This is the second year in a row that these two Midwestern powerhouses will clash. It’s also a litmus test for Notre Dame’s defense and Oklahoma’s offense. Last time Notre Dame saw Blake Bell he was a part-time goal line mac truck under center. His first quarter plunge into the end zone was the first rushing touchdown scored against Notre Dame in 2012. That was 32 quarters into the season. This time his arm is guiding what should be an elite aerial attack. Even without Manti Te'o, Notre Dame should still be favored though. They have a 9-1 record in 10 previous scuffles with the Fighting Irish.


All bad things must come to an end. Breaking Bad dims the lights on its series finale Sunday night, the BCS era draws to a close on Jan. 6, 2014 and at some point, the NCAA may split the FBS into two separate divisions of haves and have-nots. The more important change on the way may be the demise of the amateurism in college athletics.

Walt Byers, the first executive director of the NCAA, and Walter White have more in common than a first name. Walter’s enterprise began in an RV with Jesse Pinkman. Their teacher-student relationship is at the core of Breaking Bad’s dynamic. What began as a mutual partnership devolved into an abusive manipulation of Pinkman by Walter. Walter handled the chemistry, but Pinkman did the dirty work.

The NCAA’s roots can be traced back to a cramped suite at 101 West 11th Street in Kansas City with three offices and a closet. Pinkman is an allegory for the NCAA’s student-athletes putting their bones and bodies on the line for a meager payout. Since the NFL disclosed the findings of its studies, we’ve learned that football is just as poisonous to the human brain as methamphetamine is for dental health.

The term student-athlete was developed by the NCAA as a way for Byers to protect the member universities against worker’s comp claims filed by players wounded on the field. This isn’t conjecture or pontificating, Byers has admitted as such.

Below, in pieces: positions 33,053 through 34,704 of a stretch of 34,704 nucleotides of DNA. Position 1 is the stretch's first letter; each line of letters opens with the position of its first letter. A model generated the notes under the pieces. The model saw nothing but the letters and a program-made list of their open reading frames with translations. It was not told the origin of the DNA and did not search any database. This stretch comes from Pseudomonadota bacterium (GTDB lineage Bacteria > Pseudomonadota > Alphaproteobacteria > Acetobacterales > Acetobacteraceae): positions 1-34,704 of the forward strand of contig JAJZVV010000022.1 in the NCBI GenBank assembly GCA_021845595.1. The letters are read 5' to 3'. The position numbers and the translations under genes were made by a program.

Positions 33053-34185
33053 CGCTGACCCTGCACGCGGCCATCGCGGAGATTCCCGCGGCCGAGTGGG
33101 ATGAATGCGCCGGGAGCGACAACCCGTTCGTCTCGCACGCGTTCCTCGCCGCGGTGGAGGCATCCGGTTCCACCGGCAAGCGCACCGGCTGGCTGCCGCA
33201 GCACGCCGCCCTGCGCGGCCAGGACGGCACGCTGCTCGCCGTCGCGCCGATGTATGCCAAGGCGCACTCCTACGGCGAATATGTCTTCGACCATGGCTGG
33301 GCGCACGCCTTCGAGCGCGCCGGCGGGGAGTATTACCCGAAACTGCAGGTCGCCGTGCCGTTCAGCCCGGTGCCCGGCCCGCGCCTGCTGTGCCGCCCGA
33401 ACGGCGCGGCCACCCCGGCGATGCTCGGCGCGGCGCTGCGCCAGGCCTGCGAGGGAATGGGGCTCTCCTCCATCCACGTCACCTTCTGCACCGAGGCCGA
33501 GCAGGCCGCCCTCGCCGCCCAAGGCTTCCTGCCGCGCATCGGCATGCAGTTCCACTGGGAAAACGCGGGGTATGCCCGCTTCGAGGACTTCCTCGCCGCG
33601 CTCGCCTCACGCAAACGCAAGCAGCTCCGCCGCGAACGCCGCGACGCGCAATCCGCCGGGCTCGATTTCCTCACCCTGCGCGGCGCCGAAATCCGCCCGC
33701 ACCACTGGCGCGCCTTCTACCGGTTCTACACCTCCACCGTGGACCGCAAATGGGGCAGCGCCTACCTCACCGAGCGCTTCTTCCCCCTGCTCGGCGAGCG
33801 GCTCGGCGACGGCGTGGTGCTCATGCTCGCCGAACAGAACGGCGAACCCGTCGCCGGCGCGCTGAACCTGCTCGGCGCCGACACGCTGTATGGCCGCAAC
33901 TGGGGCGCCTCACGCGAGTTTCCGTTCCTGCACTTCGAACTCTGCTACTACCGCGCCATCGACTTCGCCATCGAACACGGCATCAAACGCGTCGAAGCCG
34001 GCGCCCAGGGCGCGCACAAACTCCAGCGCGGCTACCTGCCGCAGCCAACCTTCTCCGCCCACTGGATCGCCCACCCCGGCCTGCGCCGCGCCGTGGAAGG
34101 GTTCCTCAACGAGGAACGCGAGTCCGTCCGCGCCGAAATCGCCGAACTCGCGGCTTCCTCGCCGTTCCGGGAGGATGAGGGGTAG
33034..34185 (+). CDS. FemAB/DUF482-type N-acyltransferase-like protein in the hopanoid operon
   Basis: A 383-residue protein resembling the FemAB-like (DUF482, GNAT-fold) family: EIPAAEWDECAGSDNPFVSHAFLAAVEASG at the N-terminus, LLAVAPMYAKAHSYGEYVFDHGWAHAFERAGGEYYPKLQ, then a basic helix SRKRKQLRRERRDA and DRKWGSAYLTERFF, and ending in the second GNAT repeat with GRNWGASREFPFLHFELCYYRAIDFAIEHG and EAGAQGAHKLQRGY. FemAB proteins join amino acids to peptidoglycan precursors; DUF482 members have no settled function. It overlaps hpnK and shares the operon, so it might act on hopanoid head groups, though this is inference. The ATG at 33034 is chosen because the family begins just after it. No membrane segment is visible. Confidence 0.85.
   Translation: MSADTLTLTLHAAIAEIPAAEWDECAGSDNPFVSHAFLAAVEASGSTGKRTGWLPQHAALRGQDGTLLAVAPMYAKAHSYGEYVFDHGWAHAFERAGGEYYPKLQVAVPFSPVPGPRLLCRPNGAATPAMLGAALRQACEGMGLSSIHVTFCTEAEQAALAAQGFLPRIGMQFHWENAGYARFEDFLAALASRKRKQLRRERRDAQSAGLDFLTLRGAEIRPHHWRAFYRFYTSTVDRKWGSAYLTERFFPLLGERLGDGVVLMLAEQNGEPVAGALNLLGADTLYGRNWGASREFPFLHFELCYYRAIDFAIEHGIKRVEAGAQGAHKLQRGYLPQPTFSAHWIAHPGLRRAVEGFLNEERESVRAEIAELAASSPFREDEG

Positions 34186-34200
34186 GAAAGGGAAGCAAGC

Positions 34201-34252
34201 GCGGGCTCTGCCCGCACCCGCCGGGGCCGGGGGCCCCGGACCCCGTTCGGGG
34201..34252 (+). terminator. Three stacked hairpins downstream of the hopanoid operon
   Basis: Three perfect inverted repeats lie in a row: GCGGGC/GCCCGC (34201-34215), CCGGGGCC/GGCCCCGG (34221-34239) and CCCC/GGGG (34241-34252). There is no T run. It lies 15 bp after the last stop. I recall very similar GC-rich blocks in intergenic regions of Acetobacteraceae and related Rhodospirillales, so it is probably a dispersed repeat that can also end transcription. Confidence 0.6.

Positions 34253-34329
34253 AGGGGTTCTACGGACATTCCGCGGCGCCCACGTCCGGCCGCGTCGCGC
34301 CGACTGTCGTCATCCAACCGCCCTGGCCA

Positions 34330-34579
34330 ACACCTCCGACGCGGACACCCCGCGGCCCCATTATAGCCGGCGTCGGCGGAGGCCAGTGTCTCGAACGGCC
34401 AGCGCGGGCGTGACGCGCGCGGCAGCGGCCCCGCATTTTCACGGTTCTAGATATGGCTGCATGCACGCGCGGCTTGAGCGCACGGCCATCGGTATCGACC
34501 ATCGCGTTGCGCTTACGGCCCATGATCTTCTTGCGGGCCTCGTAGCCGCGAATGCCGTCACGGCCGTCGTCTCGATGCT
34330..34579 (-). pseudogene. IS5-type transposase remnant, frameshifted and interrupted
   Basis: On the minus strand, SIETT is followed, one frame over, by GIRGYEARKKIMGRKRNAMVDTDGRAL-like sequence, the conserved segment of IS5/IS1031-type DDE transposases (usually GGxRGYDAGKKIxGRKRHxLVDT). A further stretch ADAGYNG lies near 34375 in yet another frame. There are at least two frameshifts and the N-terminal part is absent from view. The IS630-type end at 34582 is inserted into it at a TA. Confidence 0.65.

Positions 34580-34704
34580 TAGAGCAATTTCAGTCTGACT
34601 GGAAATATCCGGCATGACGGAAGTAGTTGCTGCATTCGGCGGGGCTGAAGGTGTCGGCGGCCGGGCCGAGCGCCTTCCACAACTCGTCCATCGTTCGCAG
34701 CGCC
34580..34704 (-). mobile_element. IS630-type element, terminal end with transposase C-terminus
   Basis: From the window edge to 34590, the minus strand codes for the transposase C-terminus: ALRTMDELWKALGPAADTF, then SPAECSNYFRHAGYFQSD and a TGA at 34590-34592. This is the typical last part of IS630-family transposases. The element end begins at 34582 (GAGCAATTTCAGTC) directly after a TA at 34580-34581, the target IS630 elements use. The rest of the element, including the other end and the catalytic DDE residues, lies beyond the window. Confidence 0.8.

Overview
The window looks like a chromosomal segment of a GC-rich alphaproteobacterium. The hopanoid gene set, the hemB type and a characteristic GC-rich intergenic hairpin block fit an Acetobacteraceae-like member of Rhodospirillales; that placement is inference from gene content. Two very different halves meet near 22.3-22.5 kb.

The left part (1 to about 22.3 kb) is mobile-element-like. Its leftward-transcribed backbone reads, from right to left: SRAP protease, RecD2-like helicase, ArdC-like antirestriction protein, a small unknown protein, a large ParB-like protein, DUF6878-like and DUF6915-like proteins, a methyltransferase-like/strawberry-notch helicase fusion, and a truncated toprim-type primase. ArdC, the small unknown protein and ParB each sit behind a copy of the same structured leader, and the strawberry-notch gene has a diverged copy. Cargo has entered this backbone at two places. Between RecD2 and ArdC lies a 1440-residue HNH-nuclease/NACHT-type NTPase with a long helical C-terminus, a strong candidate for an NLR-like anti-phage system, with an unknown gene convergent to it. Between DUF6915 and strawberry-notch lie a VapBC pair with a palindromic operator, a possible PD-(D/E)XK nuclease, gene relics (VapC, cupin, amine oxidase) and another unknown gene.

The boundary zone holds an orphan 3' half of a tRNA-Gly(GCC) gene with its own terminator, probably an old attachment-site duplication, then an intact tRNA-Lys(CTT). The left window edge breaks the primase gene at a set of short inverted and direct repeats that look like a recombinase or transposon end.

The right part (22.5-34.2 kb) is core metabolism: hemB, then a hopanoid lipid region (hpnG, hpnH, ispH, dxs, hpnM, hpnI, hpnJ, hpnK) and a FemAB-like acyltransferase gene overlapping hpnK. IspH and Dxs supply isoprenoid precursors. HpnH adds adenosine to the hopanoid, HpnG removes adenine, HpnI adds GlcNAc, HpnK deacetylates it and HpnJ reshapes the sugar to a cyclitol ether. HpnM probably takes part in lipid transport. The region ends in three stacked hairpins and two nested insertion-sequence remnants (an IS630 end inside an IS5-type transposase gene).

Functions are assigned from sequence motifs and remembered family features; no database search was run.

Jesse is the ultimate pawn. For the third time in the series’ history, Jesse is an indentured servant who reached his limit. It’s a predicament that college athletes can identify with. The exploitation of student-athletes has been going on for over 60 years. This isn't about academics or football leagues, the NCAA is in the "empire business"

Likewise, there have been increasingly larger cracks and fissures in the NCAA’s once impervious structure. Over the weekend, student-athletes across the nation scribbled the initials APU for All Players United on their equipment to protest the NCAA’s stance against compensation and for better healthcare. It was a subtle protest, but it was the most blatant signs of dissonance we’ve seen from student athletes since the 1939 freshmen class for the then-eight time national champion Pittsburgh Panthers went on strike until the university agreed to begin paying their tuition, room, board and auxiliary expenses. 

As Breaking Bad crawls to its explosive end, the exploitative era of collegiate athletes also appears to be nearing a slow, grinding halt thanks in part to adjunct North Carolina law professor Robert F. Orr’s representation of Ed O’Bannon in a class-action civil lawsuit against the NCAA over the rights to images of student-athletes.

Walls are closing in even as current NCAA cartel president, Mark Emmert, shifts the responsibility for student-athletes being restricted from the basic human right of profiting off of their own marketability and talent onto school presidents. He’s not oblivious to the changing tides. He just seems determined to go out Scarface style with guns blazing to protect his organization’s barrels of cash revenue. That never ends well. Cupidity brought down Heisenberg and Walt Byers’ empire is falling into the same trap. The NCAA’s comeuppance is coming.